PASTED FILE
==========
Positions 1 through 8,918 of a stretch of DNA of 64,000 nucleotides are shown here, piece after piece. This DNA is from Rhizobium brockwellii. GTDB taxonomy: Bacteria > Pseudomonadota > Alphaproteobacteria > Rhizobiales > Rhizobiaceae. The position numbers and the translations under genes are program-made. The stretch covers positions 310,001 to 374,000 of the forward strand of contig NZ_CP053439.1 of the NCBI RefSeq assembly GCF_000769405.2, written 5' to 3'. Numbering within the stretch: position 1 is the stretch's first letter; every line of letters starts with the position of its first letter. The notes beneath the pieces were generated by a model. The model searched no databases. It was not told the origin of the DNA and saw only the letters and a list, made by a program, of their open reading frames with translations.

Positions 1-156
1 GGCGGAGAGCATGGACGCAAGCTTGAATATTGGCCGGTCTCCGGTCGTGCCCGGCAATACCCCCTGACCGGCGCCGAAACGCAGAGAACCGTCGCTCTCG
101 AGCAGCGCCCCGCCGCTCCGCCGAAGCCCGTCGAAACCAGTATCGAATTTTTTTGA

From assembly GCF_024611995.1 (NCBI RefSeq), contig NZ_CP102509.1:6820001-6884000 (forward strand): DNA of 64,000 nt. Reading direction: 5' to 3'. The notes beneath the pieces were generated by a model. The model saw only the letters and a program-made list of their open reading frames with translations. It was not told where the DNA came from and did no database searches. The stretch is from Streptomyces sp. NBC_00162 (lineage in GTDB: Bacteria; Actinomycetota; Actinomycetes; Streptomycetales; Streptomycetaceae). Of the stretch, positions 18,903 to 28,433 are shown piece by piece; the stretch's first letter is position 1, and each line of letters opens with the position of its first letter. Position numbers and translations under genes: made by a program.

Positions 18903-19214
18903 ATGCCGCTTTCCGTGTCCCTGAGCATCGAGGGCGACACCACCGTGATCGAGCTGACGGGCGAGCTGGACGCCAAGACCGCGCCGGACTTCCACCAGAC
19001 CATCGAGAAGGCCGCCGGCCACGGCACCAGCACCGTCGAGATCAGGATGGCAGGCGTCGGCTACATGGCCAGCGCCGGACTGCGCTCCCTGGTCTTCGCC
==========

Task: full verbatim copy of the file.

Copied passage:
Positions 1 through 8,918 of a stretch of DNA of 64,000 nucleotides are shown here, piece after piece. This DNA is from Rhizobium brockwellii. GTDB taxonomy: Bacteria > Pseudomonadota > Alphaproteobacteria > Rhizobiales > Rhizobiaceae. The position numbers and the translations under genes are program-made. The stretch covers positions 310,001 to 374,000 of the forward strand of contig NZ_CP053439.1 of the NCBI RefSeq assembly GCF_000769405.2, written 5' to 3'. Numbering within the stretch: position 1 is the stretch's first letter; every line of letters starts with the position of its first letter. The notes beneath the pieces were generated by a model. The model searched no databases. It was not told the origin of the DNA and saw only the letters and a list, made by a program, of their open reading frames with translations.

Positions 1-156
1 GGCGGAGAGCATGGACGCAAGCTTGAATATTGGCCGGTCTCCGGTCGTGCCCGGCAATACCCCCTGACCGGCGCCGAAACGCAGAGAACCGTCGCTCTCG
101 AGCAGCGCCCCGCCGCTCCGCCGAAGCCCGTCGAAACCAGTATCGAATTTTTTTGA

From assembly GCF_024611995.1 (NCBI RefSeq), contig NZ_CP102509.1:6820001-6884000 (forward strand): DNA of 64,000 nt. Reading direction: 5' to 3'. The notes beneath the pieces were generated by a model. The model saw only the letters and a program-made list of their open reading frames with translations. It was not told where the DNA came from and did no database searches. The stretch is from Streptomyces sp. NBC_00162 (lineage in GTDB: Bacteria; Actinomycetota; Actinomycetes; Streptomycetales; Streptomycetaceae). Of the stretch, positions 18,903 to 28,433 are shown piece by piece; the stretch's first letter is position 1, and each line of letters opens with the position of its first letter. Position numbers and translations under genes: made by a program.

Positions 18903-19214
18903 ATGCCGCTTTCCGTGTCCCTGAGCATCGAGGGCGACACCACCGTGATCGAGCTGACGGGCGAGCTGGACGCCAAGACCGCGCCGGACTTCCACCAGAC
19001 CATCGAGAAGGCCGCCGGCCACGGCACCAGCACCGTCGAGATCAGGATGGCAGGCGTCGGCTACATGGCCAGCGCCGGACTGCGCTCCCTGGTCTTCGCC